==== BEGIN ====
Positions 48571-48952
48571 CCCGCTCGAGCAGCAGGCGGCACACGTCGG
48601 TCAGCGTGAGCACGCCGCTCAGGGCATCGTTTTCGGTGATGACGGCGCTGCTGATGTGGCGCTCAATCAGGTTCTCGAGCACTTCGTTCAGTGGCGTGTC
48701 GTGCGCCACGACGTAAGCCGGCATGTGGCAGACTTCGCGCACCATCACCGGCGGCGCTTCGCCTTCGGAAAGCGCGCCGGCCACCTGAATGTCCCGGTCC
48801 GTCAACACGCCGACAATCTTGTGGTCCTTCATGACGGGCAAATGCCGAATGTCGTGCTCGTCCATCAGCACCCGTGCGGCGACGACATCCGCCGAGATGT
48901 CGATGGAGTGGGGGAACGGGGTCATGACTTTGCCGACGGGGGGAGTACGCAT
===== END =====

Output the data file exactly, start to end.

Positions 48571-48952
48571 CCCGCTCGAGCAGCAGGCGGCACACGTCGG
48601 TCAGCGTGAGCACGCCGCTCAGGGCATCGTTTTCGGTGATGACGGCGCTGCTGATGTGGCGCTCAATCAGGTTCTCGAGCACTTCGTTCAGTGGCGTGTC
48701 GTGCGCCACGACGTAAGCCGGCATGTGGCAGACTTCGCGCACCATCACCGGCGGCGCTTCGCCTTCGGAAAGCGCGCCGGCCACCTGAATGTCCCGGTCC
48801 GTCAACACGCCGACAATCTTGTGGTCCTTCATGACGGGCAAATGCCGAATGTCGTGCTCGTCCATCAGCACCCGTGCGGCGACGACATCCGCCGAGATGT
48901 CGATGGAGTGGGGGAACGGGGTCATGACTTTGCCGACGGGGGGAGTACGCAT